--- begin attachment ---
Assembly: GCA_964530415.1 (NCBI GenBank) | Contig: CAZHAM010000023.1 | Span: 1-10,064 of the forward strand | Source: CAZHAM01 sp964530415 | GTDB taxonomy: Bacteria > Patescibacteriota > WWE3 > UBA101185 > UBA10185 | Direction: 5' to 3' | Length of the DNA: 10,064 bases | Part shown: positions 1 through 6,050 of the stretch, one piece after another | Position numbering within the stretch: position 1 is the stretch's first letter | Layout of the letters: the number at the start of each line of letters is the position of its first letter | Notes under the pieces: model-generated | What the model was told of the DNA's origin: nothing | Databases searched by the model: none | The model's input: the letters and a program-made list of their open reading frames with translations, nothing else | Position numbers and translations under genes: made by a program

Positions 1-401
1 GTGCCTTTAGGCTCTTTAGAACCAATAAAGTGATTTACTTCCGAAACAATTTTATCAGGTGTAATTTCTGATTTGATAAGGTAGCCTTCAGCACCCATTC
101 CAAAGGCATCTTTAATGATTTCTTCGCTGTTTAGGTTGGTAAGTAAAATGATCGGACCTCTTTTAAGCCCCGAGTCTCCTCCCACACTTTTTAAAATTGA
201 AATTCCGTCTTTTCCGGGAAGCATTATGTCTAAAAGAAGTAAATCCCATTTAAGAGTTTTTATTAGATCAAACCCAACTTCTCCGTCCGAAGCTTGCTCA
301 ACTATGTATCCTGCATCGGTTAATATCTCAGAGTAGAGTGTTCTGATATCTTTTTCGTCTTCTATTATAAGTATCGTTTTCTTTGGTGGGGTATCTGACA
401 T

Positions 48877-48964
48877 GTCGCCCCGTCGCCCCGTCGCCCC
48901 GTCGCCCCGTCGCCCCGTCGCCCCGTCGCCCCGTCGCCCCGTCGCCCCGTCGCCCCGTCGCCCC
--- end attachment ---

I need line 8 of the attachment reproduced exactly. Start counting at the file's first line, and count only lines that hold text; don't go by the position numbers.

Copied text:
Positions 48877-48964